Figure 3.

Longitudinal variations in compiled age constraints on key Himalayan processes. (A) South Tibetan magmatism shows increasingly younger ages from the ends of the range toward the east-central Himalaya (see similar compilation by Leary et al., 2016). The plotted data are listed with sources in Table DR6. (B) A metamorphic transition within the Greater Himalayan crystalline duplex occurred ca. 27–26 Ma along the entire range, whereas the South Tibet fault ceased motion earliest in the far eastern and western Himalaya (ca. 24–20 Ma), and latest in the central eastern Himalaya (at 13–11 Ma). Before the metamorphic transition, rocks in the Greater Himalayan crystalline duplex record exclusively prograde metamorphism, whereas after the transition some rocks in this unit record prograde metamorphism and other rocks record retrograde metamorphism. Structurally higher rocks record the earliest retrograde metamorphism, and prograde to retrograde pressure-temperature paths are generally younger with increasing structural depth within the unit (e.g., Corrie and Kohn, 2011; Rubatto et al., 2013). Age data and sources for the metamorphic transition are listed in Table DR2; age data and sources for timing of cessation of South Tibet fault activity are listed in Table DR1. (C) Temporally constrained pressure estimates along decompression paths across the structurally high (and northern) portions of the Greater Himalayan crystalline duplex. The longitude of each constraint is indicated via color. Data and sources are listed in Table DR3. (D) Temporally constrained temperature estimates along cooling paths across the structurally high (and northern) portions of the Greater Himalayan crystalline duplex. The longitude of each constraint is indicated via color. Data and sources are listed in Table DR3.

Figure 3.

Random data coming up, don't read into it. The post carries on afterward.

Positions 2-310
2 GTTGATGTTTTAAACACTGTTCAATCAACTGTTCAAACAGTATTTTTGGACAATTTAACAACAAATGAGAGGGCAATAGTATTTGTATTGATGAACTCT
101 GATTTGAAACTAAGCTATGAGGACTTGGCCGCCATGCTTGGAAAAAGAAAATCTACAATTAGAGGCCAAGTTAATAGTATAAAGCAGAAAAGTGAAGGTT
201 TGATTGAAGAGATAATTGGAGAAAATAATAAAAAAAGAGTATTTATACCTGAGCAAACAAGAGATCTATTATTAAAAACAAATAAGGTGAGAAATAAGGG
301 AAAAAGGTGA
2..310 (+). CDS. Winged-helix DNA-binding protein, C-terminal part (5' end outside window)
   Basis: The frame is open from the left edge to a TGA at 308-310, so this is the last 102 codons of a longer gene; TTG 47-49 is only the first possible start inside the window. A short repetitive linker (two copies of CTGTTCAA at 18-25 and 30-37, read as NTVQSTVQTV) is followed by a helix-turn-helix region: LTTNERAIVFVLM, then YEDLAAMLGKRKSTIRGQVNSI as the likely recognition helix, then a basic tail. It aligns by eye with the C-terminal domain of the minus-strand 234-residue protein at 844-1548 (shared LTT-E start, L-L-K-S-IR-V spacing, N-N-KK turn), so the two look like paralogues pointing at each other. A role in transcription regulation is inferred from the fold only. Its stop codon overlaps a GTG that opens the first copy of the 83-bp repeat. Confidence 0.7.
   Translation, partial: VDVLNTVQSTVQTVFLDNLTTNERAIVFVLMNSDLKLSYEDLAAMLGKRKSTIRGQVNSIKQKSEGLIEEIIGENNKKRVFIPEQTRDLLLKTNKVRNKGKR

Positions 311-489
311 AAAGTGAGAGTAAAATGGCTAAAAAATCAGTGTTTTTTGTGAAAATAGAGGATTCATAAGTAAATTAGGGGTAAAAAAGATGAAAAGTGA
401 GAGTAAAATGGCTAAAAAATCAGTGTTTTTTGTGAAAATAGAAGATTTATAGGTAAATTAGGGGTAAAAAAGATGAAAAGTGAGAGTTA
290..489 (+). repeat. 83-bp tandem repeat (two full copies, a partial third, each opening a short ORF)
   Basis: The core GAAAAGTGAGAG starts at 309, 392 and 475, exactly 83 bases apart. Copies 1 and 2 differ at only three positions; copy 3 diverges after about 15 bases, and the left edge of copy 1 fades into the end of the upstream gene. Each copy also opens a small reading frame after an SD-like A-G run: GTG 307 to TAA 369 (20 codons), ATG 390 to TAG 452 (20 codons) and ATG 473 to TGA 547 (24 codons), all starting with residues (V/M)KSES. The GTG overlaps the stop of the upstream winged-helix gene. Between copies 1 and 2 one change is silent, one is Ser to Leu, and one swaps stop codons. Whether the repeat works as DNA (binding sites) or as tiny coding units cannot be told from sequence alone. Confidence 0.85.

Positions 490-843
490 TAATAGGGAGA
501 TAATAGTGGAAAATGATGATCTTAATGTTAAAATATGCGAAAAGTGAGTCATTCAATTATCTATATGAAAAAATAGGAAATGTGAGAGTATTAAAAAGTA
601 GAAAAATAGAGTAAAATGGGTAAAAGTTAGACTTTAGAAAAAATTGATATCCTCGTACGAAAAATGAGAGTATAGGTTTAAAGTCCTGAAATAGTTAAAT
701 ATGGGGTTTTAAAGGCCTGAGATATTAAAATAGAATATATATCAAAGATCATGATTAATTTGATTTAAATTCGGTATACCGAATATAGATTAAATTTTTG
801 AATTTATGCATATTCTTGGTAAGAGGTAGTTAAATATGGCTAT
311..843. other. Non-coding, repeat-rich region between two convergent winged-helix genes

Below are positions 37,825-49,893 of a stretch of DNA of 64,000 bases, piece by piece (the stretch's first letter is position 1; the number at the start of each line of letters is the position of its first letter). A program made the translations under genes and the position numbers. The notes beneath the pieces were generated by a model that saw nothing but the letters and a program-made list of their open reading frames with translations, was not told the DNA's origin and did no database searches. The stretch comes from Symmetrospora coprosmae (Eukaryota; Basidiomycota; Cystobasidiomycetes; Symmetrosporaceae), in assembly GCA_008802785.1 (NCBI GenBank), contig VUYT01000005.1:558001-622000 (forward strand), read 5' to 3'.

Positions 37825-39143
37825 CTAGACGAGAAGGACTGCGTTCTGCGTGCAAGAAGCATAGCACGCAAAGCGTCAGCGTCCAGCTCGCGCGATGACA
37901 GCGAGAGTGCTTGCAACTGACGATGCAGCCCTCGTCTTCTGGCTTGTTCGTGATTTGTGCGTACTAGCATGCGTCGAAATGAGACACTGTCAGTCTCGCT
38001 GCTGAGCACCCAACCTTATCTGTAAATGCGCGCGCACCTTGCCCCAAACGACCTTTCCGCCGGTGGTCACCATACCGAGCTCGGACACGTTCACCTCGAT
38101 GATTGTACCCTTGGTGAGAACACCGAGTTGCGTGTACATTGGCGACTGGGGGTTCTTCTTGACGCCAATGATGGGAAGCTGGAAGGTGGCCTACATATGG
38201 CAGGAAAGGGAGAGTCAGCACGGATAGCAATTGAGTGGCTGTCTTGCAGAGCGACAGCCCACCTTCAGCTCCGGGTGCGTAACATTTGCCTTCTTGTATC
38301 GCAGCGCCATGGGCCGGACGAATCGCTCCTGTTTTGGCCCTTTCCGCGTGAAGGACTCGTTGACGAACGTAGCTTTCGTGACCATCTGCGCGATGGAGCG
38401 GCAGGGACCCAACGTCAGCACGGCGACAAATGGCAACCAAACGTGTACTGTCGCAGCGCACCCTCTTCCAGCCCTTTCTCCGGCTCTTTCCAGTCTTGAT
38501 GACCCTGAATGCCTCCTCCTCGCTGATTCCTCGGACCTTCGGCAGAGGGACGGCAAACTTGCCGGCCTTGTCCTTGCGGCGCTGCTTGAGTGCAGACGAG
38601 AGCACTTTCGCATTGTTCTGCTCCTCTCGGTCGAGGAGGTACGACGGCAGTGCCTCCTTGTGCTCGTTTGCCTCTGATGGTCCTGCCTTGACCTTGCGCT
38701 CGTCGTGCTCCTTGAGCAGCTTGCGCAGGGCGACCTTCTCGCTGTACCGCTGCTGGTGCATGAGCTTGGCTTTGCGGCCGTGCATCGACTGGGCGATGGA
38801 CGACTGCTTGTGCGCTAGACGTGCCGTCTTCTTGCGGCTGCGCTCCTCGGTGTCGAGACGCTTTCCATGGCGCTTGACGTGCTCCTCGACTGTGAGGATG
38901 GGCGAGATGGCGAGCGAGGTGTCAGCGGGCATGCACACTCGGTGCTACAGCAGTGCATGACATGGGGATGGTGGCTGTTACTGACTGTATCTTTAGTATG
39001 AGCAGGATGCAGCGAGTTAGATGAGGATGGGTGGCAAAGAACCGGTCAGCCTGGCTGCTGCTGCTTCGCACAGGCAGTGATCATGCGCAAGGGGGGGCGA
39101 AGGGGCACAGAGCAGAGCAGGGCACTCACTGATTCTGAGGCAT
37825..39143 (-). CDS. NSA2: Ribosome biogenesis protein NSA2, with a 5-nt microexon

Longitudinal variations in compiled age constraints on key Himalayan processes. (A) South Tibetan magmatism shows increasingly younger ages from the ends of the range toward the east-central Himalaya (see similar compilation by Leary et al., 2016). The plotted data are listed with sources in Table DR6. (B) A metamorphic transition within the Greater Himalayan crystalline duplex occurred ca. 27–26 Ma along the entire range, whereas the South Tibet fault ceased motion earliest in the far eastern and western Himalaya (ca. 24–20 Ma), and latest in the central eastern Himalaya (at 13–11 Ma). Before the metamorphic transition, rocks in the Greater Himalayan crystalline duplex record exclusively prograde metamorphism, whereas after the transition some rocks in this unit record prograde metamorphism and other rocks record retrograde metamorphism. Structurally higher rocks record the earliest retrograde metamorphism, and prograde to retrograde pressure-temperature paths are generally younger with increasing structural depth within the unit (e.g., Corrie and Kohn, 2011; Rubatto et al., 2013). Age data and sources for the metamorphic transition are listed in Table DR2; age data and sources for timing of cessation of South Tibet fault activity are listed in Table DR1. (C) Temporally constrained pressure estimates along decompression paths across the structurally high (and northern) portions of the Greater Himalayan crystalline duplex. The longitude of each constraint is indicated via color. Data and sources are listed in Table DR3. (D) Temporally constrained temperature estimates along cooling paths across the structurally high (and northern) portions of the Greater Himalayan crystalline duplex. The longitude of each constraint is indicated via color. Data and sources are listed in Table DR3.